* Resistance cited at 1.671 percent on 10-year yield
* Economic data points to 'soft patch,' supports bonds
* TIPS auction comes in weak
By Luciana Lopez
NEW YORK, April 18 Prices for U.S. Treasuries
gained on Thursday as lukewarm data pointed to a long slog of a
recovery in the world's biggest economy, fueling bids for
The number of Americans filing new claims for unemployment
benefits rose last week and factory activity in the nation's
Mid-Atlantic region cooled in April, further signs of a
moderation in economic growth.
"Over the last month to month and a half, the bond market
has anticipated that we are entering a soft patch, and today's
economic statistics were mostly soft and supported that view,"
said Dan Heckman, senior fixed-income strategist at U.S. Bank
Wealth Management in Minneapolis.
"We're now just on the edge of seeing some of the negative
impact from the sequestration (federal budget cuts) and we'll
see more of that potential impact this month," he said. "We
don't think sequestration creates a huge headwind, but it
nonetheless is a headwind."
The benchmark 10-year Treasury note was trading
3/32 higher in price to yield 1.688 percent, just above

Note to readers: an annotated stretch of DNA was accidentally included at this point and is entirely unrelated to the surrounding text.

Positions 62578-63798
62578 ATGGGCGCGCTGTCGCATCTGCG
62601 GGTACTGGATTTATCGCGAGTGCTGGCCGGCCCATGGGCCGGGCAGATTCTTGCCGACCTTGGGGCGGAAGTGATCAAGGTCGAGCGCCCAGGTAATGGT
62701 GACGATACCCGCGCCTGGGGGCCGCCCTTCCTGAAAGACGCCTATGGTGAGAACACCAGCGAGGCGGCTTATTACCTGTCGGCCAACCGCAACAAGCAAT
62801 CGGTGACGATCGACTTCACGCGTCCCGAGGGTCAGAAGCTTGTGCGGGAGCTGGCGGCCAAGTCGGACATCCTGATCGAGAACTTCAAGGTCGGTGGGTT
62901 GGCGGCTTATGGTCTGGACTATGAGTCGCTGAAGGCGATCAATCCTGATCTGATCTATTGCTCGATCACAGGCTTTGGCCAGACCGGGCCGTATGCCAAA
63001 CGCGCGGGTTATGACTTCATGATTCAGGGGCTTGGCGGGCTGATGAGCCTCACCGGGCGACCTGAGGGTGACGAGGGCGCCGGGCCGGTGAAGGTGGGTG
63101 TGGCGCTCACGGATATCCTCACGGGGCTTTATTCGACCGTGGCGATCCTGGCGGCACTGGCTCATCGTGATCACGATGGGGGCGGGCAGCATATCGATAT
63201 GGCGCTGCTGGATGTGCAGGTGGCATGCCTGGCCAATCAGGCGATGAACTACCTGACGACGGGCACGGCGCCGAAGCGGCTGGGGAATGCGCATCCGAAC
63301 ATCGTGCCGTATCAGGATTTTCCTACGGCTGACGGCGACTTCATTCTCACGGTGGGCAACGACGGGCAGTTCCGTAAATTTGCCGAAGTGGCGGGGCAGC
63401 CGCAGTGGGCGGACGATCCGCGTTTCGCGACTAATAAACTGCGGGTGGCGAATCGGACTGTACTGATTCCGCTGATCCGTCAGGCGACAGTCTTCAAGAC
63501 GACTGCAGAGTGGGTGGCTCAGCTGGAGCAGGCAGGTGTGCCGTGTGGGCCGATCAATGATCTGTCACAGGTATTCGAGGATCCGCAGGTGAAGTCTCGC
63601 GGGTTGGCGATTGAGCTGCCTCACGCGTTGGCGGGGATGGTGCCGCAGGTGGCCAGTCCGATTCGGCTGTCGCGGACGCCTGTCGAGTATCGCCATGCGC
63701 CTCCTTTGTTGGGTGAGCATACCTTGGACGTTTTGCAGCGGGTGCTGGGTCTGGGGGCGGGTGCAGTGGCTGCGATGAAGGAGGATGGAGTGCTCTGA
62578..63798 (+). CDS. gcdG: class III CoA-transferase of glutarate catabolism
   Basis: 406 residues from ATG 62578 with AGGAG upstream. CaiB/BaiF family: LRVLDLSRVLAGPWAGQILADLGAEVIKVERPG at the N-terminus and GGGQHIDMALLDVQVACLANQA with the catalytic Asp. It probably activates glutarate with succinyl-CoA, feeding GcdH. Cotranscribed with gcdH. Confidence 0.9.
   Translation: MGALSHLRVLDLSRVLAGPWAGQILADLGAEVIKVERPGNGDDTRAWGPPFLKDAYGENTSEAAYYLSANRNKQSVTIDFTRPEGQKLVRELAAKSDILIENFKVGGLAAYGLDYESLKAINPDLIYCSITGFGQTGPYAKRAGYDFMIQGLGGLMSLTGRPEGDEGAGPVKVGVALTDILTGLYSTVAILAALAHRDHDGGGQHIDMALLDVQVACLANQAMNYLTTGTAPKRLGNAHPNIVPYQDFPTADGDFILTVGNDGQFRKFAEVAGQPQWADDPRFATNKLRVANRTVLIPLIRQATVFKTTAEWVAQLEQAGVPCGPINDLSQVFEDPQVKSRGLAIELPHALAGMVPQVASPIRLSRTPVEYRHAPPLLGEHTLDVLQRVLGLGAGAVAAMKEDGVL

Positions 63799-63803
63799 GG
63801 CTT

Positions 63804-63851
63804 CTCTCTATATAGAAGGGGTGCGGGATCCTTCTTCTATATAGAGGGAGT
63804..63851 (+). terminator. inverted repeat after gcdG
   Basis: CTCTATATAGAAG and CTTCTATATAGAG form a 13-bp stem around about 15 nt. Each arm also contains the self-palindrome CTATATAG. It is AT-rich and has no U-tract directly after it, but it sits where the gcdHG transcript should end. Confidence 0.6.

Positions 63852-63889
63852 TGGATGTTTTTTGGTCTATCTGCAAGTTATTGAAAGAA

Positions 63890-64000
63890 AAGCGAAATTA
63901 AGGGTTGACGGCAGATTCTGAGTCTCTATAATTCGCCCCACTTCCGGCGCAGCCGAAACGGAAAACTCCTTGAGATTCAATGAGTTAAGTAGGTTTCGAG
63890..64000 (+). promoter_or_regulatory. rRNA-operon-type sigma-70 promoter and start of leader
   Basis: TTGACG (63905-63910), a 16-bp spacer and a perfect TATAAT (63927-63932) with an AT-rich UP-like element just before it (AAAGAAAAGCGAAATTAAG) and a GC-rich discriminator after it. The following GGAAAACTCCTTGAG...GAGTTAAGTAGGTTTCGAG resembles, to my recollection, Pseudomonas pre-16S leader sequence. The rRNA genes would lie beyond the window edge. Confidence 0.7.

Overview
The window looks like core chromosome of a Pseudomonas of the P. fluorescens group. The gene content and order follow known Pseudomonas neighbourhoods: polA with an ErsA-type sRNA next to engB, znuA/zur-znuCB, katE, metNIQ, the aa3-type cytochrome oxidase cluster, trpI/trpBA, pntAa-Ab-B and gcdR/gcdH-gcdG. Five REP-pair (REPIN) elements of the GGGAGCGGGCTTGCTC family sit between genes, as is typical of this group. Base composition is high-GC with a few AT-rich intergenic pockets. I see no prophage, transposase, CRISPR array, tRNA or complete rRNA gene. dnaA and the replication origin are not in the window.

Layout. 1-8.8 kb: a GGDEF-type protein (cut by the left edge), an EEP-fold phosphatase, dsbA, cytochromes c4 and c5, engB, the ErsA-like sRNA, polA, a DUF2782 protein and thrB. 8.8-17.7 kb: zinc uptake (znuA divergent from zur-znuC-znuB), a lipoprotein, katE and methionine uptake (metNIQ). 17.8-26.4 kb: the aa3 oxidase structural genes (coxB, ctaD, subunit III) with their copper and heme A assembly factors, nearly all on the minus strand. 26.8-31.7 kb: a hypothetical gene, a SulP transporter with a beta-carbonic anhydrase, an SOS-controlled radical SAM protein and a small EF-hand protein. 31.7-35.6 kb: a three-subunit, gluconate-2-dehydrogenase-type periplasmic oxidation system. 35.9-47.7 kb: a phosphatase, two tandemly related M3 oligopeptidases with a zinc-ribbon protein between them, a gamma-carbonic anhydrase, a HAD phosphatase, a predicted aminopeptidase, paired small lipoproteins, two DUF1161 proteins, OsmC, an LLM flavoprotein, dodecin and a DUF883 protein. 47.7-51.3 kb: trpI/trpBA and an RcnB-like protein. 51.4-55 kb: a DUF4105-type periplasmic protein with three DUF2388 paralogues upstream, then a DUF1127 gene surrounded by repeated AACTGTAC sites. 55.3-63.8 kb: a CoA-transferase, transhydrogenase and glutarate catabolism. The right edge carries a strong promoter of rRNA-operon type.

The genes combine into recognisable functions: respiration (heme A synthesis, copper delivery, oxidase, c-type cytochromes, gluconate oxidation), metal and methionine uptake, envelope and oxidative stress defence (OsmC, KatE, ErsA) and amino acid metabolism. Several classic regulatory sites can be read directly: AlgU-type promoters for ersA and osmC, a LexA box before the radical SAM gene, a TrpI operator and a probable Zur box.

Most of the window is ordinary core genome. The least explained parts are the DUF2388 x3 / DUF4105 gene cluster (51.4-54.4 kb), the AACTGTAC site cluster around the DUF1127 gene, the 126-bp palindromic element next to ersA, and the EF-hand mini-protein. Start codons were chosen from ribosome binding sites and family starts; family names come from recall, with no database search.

Wednesday's intraday low of 1.673 percent, the lowest in over
Ten-year notes "are still bouncing around 1.69 (percent),
1.70 (percent), which is a resistance level," said Matt Duch, a
portfolio manager at Calvert Investments in Bethesda, Maryland.
Though investors have some "sticker shock" at holding
Treasuries for long at these prices, he said, yields could move
even lower if 10-years continue to close below 1.70 percent.
The 30-year bond rose 8/32 to yield 2.865
percent, compared with 2.88 percent late on Wednesday.
Prices also found support from the Federal Reserve's
purchase of $3.38 billion of Treasuries maturing between May
2020 and February 2023 as part of its quantitative easing
monetary stimulus program aimed at fostering economic growth and
The Treasury auctioned $18 billion of 5-year Treasury
Inflation-Protected Securities (TIPS) on Thursday at a high
yield of negative 1.311 percent, as well, an original issue
auction scheduled to be reopened in August and again in
But the auction overall was weak, analysts said, with
"That was a very rich part of the TIPS curve. It never
cheapened," said Chris McReynolds, head of U.S. Treasury trading
at Barclays in New York.
Between soft economic data and a recent selloff in
commodities, he said, "it's definitely made people less worried